Commentary, Food Culture

Mantay, Motherhood in Cuzco

Mother Caring for Her Son

Mothers will be celebrated throughout Cuzco today as Peru celebrates Mother’s Day. In honor of Cuzco’s women, and not just mothers, we wanted to give some distinctive details of life in the Imperial city of Cuzco.

Perhaps the most important figure of Motherhood here is not the greeting card mother or the endless balloons and flower bouquets enshrined with words of love, sacrifice, patience, and dedication to their children. Instead it is the Pachamama a woman with very deep roots into the Andean past.

She is the Lady of Space and Time, although located in the earth and its hills and mountains. May is a time when she begins to rest from the expense of energy during the growing season. These days the people of Cuzco begin to make ovens of dirt clods in the city’s patios as well as in nearby fields. They form them carefully into a carefully balanced dome shape with a rounded opening. This requires skill and patience as they work the puzzle to put the various clods together so they support each other and make a closed vault with no other support than the clods.

The Earth Oven for Huatia
The Earth Oven for Huatia

They fill the vault with sticks and light a fire, burning it to an ash and intensely heating the clods. When the fire fades they break the vault and start laying potatoes and other tubers, as well as broad beans, in the dirt before covering it all in a mound of dirt. Then they wait, while talking, laughing, and drinking. After the right amount of time, maybe twenty minutes, they carefully rake back the dirt and “harvest” the now cooked tubers and fava beans. They eat and eat, peeling back the skins and adding an uchukuta, a hot sauce, onto the food.

Cooking, transforming food, is here symbolized as part of the great image of the Pachamama, who carries food within her, tubers and other roots, and who sprouts seeds, feeding them to grow into food.

The image conjoins with the idea of a woman and her womb, growing seed into a child, then clothing it–like placing uchu, hot sauce, on the potatoes–and caring for it as it grows.

When we were discussing this among the Cuzco Eats team here in a cafe here in Cuzco, Brayan carried the idea further. “Just as the Pachamama has her skirt, the sides of the hills on which we all played as children, so too our mothers have skirts on which we sat and nursed or later climbed when we were children.”

Mantay in Cuzco
Mantay in Cuzco

Nourishing and watching over are certainly key characteristics of the Pachamama, as well as the mountain Apus, Lords, who arise from her. It is common in Quechua to compare people to domestic animals and the earth or mountains to herders who look out for them and care for them.

But the relationship is never one way. Just as it requires villagers and city dwellers to make offerings to the earth in August as a kind of feeding or payment, it also requires children and domestic animals to do things for their mothers, whether these are household tasks, outright work, or even taking flowers and balloons, or a cake, to their mother to greet her today.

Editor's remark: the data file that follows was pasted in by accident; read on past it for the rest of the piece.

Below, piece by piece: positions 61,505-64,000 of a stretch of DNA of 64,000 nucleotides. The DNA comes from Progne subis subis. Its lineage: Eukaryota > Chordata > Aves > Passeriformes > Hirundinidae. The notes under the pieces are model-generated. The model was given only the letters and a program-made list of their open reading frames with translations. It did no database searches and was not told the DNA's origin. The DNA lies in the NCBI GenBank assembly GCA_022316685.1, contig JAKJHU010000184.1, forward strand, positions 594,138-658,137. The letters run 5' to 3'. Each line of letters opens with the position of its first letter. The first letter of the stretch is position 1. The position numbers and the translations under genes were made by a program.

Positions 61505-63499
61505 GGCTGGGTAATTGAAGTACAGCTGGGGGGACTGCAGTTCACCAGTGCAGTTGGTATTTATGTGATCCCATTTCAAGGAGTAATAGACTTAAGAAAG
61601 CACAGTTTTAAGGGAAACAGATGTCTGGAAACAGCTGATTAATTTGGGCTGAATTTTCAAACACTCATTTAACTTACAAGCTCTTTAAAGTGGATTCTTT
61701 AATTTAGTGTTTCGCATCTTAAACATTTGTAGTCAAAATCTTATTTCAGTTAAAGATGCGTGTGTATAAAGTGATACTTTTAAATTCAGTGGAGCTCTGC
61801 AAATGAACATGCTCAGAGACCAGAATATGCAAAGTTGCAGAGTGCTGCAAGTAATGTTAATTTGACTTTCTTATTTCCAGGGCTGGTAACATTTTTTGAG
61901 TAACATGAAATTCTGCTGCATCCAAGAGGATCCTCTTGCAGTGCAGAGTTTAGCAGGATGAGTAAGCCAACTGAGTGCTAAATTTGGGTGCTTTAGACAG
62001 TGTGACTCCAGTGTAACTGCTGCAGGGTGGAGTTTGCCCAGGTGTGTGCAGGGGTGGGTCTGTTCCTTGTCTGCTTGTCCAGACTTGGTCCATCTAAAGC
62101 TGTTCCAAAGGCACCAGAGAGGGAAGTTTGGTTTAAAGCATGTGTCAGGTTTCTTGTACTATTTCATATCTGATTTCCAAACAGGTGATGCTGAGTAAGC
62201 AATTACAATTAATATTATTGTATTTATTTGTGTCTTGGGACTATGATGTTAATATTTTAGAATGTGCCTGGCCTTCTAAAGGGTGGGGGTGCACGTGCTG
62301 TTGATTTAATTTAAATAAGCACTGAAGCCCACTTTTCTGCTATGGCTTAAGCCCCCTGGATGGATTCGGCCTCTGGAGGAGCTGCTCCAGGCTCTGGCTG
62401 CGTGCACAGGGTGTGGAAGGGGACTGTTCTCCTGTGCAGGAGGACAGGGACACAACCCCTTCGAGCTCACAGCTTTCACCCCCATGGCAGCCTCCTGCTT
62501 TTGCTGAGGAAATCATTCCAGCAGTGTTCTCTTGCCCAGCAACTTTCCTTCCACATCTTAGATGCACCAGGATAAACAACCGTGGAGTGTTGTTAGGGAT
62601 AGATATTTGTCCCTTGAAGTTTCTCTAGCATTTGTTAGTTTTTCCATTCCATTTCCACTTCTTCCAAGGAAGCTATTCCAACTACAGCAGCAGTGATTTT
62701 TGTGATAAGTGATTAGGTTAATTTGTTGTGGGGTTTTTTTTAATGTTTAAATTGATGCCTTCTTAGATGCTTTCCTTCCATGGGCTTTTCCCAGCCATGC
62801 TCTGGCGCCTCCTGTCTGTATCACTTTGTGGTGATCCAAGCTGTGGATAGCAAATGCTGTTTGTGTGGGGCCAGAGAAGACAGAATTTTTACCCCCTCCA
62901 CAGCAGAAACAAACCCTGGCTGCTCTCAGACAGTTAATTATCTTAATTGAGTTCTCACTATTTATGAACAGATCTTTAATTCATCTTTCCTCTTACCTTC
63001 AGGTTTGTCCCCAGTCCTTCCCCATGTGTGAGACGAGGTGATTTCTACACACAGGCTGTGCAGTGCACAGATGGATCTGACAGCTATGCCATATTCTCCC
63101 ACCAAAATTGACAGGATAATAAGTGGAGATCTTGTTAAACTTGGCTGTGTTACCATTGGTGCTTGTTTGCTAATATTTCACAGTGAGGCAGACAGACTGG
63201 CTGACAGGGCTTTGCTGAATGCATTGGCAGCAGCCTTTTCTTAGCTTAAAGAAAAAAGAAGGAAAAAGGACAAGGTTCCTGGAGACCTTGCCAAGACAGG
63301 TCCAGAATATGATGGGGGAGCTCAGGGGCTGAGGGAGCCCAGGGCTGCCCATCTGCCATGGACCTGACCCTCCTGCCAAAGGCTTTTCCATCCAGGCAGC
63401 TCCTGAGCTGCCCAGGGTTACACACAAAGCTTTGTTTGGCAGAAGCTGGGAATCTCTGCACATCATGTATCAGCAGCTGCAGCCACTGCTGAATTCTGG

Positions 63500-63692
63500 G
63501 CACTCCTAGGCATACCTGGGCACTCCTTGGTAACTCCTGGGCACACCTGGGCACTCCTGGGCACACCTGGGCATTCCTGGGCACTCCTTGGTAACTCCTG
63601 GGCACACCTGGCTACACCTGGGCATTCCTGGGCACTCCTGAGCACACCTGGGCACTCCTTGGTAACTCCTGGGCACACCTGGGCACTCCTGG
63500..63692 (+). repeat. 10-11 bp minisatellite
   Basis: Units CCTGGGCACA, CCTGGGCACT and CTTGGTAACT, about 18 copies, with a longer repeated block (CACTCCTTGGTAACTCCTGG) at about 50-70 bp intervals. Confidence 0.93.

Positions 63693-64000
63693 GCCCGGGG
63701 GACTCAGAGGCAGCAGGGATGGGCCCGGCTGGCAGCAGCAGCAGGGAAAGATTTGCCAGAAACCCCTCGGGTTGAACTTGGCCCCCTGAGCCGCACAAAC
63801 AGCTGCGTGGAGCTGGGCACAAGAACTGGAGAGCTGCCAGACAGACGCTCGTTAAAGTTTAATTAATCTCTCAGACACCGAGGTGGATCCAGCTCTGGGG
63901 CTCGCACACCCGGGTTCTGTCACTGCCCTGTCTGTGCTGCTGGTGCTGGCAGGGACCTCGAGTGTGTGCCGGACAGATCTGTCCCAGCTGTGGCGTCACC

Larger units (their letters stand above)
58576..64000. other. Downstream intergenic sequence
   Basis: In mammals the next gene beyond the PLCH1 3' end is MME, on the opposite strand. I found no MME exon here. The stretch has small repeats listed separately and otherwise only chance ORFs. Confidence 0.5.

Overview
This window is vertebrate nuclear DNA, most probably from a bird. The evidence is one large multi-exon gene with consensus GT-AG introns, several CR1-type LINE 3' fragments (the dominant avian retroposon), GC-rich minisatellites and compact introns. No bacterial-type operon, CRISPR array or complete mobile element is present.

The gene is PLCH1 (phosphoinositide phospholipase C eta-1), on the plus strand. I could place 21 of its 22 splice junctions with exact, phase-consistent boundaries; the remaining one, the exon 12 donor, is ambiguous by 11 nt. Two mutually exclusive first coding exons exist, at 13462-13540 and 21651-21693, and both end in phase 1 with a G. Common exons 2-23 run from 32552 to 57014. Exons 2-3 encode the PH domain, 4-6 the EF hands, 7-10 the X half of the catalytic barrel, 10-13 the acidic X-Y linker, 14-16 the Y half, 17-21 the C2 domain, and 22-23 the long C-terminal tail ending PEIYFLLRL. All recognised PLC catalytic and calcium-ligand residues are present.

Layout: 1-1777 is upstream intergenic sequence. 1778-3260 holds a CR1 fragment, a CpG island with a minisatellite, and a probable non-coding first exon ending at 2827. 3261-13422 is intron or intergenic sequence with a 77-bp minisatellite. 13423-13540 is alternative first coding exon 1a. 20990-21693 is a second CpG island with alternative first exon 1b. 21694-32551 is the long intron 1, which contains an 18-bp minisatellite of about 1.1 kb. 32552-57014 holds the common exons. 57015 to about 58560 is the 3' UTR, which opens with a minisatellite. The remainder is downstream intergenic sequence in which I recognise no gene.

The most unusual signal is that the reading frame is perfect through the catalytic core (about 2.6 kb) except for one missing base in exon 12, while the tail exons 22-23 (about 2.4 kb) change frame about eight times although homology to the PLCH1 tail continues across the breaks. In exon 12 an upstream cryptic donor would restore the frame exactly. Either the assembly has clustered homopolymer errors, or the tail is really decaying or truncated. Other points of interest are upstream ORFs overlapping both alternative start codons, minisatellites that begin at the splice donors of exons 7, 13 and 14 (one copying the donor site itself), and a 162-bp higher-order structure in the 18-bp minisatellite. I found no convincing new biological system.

That word “greet” is important. People use the Latinate word saludar, whose root is salus, related to the Latin greeting salve.  As a verb it leads to a another word, salvation, as well as to the idea of wishing good health and fortune. The greeting of a mother, whether today or any day, is an auspicious act focused on and made serious in Cuzco, not because of Roman origins, but because of the way it combines with Quechua understandings of human interaction.

Women in Traditional Dress in Cuzco
Women in Traditional Dress in Cuzco

As a result let us look just a bit at some of the language of greetings. In Cuzco we find the words mamá or papá, sometimes in the diminutive, used to address people in all kinds of circumstances. In any case, its point is to express warmth as well a to build a kin-like relationship for a moment, whose essence lies in the caring for each other and doing things for each other typical of Andean reciprocity, Ayni.

Walter pointed out that when the people of Cuzco are walking the streets and see a woman dressed in a pollera, a broad traditional skirt, and perhaps wearing a hat they will call her mantay, a word in local Quechua which is said to mean “my mother”. They also call women from rural areas, often in indigenous dress, as well s market women, mamachas, which is the Quechua word for Lady as well as mother, like in Pachamama, with the Quechua suffix -cha, which expresses warmth and endearment.

While we were discussing this, Walter and Arnold argued for children it was like every older woman was their mother and would take care of them if they needed. In return, they owed them respect and warmth, acknowledging their position as senior women and mothers over the children, so they greeted them, not with a ma’am, or Spanish señora–that is reserved for upper class women, instead they called the one version or another of the word mother.

Roses for Mother's Day
Roses for Mother’s Day

The idea of motherhood, like in Polynesia with its famous Hawaiian kinship terminological system, is spread out from the nuclear family mother, the ideal of Mother’s Day, to encompass all women of a generation above you of your rough class. From there it is not hard to broaden the idea to include the Earth herself, in her encompassing of Space and Time.

We at Cuzco Eats wish all women in Cuzco a happy Mother’s Day and celebrate with them this very rich and complex culture of their’s which makes sense of their daily lives in ways that are not those of the international industries who depend on sales for this day.

Roses for Women in Cuzco
Roses for Women in Cuzco
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